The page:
Normandy road trip - cider, galettes and fancy cows

NORMANDY, FRANCE 

It's 6 am. We are in the middle of a vast field. The earth is wet from the grass' dew, with patches of muddy soil. I am in a white dress that it's becoming greyer with every step I take. We could hear in the distance the murmur that we were expecting - getting louder and louder. And in 5 minutes, they are all here. Hundreds of sheep swarm the field, and it's time for us to get into action. But I am getting ahead of myself.

 

We had to cancel our long-planned road trip to Cotswold, and at the last moment, we have decided to take a car around the North of France. First stop - Normandy. The region has everything. History, great food, fantastic landscape, world-famous cheeses, and apples. Lots of apples. Consumed in different forms, from topping the local crepes, to the chilled cider that cools you off in summer or the slightly stronger calvados, to warm your windy winter days.

 

We rented the car directly in the airport in Paris and immediately drove to our first night stop - Etretat. On the way, we have visited Monet's house, in Giverny, where you can admire his gardens and the stunning water lilies, made famous by his paintings. We had our first French lunch of the trip in the beautiful city of Rouen (the place of Jeanne d'Arc trial). And we finished our day in the beautiful town of Etretat, about which you can read more in its separate blog post.

 

Our tip: Make a short stop at Château Gaillard for the best view over the Seine.

 

After two wonderful days in Etretat, we have continued our trip through Normandy. The region is full of charming small towns spread along the English Channel. Honfleur is a beautiful old port town whose narrow houses reminded me of Amsterdam. Deauville is the "pearl" resort of the North, an upscale holiday destination since the 1800s, where Coco Channel opened her first shop in 1913. The town has chic boutiques, elegant belle epoque villas, and half-timbered buildings. Bayeux is another charming town, home of a significant historical artifact (the Bayeux Tapestry), depicting England's conquest by William, Duke of Normandy. 

 

Our tip: Eat pancakes. Or, to be precise, crepes (for the sweet version) and galettes (for the salty version). Traditionally they will be served with apples or one of the region's famous cheeses (Camembert is one of them). But since you will eat them probably every day, you have an excellent opportunity to experiment. And don't forget a carafe of cold cider, sweet or dry, according to your preferences.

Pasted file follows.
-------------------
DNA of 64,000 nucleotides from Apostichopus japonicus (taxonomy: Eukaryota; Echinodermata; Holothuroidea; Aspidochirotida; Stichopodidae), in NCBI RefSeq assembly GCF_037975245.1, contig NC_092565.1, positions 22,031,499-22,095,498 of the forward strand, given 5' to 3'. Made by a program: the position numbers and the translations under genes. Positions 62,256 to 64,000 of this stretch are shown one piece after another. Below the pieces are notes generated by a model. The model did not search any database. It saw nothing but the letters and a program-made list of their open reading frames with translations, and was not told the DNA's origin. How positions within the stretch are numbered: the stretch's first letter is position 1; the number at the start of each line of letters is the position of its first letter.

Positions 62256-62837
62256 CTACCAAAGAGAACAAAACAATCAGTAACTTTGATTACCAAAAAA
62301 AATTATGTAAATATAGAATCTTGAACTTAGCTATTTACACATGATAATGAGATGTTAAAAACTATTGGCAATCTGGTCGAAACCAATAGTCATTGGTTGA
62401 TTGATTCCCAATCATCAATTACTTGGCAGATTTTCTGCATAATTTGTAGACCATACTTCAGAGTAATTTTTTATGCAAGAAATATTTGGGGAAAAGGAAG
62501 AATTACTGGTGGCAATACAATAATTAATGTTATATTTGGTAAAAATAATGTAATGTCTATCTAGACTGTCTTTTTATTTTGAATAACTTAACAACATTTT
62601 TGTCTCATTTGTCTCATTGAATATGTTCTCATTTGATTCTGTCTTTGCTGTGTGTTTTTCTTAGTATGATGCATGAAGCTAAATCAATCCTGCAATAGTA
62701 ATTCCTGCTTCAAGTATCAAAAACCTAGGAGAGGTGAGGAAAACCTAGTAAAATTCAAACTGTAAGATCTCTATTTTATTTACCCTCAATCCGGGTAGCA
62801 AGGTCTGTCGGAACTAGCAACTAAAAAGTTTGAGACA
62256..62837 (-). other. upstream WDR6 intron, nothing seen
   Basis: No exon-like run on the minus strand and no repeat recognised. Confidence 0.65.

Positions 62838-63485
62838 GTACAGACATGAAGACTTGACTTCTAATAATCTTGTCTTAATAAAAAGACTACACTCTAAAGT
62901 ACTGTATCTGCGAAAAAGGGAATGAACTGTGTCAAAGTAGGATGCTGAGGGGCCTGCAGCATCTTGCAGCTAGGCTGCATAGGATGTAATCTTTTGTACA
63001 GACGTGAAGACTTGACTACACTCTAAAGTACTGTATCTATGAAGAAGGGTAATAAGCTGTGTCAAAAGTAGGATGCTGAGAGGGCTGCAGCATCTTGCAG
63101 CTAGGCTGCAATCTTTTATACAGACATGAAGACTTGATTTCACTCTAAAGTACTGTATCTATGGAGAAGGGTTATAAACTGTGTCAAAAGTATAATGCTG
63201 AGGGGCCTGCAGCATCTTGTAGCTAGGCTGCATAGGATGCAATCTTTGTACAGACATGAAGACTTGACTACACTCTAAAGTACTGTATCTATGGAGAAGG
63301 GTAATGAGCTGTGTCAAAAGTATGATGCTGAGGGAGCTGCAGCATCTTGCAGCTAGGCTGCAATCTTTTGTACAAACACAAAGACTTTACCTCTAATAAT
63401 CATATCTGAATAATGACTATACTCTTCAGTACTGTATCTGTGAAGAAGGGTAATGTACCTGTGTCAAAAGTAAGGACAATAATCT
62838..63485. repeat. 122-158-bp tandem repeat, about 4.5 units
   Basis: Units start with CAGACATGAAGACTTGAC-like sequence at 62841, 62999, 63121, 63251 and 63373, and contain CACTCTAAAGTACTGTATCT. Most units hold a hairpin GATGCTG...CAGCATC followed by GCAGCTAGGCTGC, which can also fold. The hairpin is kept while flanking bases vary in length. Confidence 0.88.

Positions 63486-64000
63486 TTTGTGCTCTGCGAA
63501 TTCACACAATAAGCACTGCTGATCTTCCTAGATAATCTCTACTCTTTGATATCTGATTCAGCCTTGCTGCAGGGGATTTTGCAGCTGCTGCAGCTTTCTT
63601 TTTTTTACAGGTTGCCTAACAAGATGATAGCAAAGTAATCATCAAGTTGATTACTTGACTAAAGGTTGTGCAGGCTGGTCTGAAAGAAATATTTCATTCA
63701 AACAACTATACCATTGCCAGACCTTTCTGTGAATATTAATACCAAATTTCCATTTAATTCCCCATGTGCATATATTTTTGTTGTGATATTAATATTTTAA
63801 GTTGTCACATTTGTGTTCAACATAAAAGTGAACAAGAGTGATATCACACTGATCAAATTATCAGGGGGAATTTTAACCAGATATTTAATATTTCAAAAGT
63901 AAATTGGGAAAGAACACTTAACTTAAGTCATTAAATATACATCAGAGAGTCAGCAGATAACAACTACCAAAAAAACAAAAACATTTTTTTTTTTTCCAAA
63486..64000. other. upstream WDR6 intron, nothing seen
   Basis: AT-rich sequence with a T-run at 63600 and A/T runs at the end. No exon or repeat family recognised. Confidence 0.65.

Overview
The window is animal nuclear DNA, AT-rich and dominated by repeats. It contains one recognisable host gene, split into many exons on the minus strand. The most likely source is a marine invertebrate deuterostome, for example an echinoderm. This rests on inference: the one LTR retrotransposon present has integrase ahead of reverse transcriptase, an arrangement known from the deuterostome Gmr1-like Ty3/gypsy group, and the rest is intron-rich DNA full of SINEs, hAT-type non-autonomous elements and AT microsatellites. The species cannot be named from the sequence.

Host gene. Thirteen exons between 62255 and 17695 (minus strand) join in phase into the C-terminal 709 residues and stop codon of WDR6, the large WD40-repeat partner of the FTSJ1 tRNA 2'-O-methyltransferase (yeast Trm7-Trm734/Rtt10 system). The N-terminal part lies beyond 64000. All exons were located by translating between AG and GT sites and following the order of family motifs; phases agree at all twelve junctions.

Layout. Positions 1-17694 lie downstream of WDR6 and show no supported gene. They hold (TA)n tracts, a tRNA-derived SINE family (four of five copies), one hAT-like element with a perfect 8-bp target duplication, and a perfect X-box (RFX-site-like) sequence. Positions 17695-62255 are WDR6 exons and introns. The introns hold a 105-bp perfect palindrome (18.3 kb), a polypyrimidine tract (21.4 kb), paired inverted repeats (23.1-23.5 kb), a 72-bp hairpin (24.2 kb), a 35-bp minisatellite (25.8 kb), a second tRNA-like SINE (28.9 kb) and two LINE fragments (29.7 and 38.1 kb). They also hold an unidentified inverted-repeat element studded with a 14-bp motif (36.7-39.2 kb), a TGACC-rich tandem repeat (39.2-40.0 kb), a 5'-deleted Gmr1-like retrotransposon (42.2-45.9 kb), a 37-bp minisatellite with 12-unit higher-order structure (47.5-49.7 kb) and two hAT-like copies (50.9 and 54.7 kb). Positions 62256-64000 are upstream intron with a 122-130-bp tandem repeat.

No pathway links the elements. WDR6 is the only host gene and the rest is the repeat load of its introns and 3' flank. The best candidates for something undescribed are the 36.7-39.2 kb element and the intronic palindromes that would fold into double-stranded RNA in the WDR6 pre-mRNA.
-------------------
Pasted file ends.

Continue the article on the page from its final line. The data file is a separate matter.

One of Normandy's most visited places (usually full of American tourists) is the D-Day beaches. In June 1944, the Allies landed on Normandy's coast, from the sea and air, in an operation that led to the end of the Second World War. Today the vast beaches are quiet, the perfect place for an afternoon stroll. But you can still see remains of the war, in the shape of the German bunkers or the remains of the artificial port, in Arromanches-les-Bains. Juno beach was by far our favorite. Near Omaha beach, you can visit the memorial or several museums dedicated to D-Day. And Arromanches-les-Bains was our host town for the night (George's favorite place to stay from the trip).

 

Our tip: The D-Day area can get quite busy in the touristic season since many Americans usually visit the beaches and the American Cemetery. So plan for more time than you think you need and visit at least one museum to learn more about this significant moment in history that shaped the world as we know it today.

Let's get back to our sheep. And to what we were doing at 6 am, on a muddy field. If you follow me on Instagram, you probably guessed that we were there to photograph Mont Saint-Michel. And not any photograph, but the famous one, with sheep in the foreground. After some research, we found the best location and the best time (before sunrise, of course), so here we are. We had a lot of fun, and it was one of the most memorable experiences of the trip. Once the shooting was over, we also visited the castle, located on an island that gets isolated from the mainland during the high tide. Don't worry, this will not affect your visit, since a bridge was built that makes the castle accessible all the time. And again, plan for additional time to visit, since the place is quite crowded, even in the low season.

 

Our tip: Stay in a real castle while in the region. We stayed at Manoir de Belle-Noë, a manor house built in 1710, fully restored in 2008, but still keeping the old decorations and furniture. It really felt like going back in time. And George's swears that there were ghosts. 

 

We were pleasantly surprised by Normandy. While visiting Etretat was one of my dreams, we were not expecting to find so many other beautiful places. We met friendly people, had an excellent culinary experience, and learned so much more about important historical events. And while our road trip continued to Brittany, we knew that one day we would be back. Soon!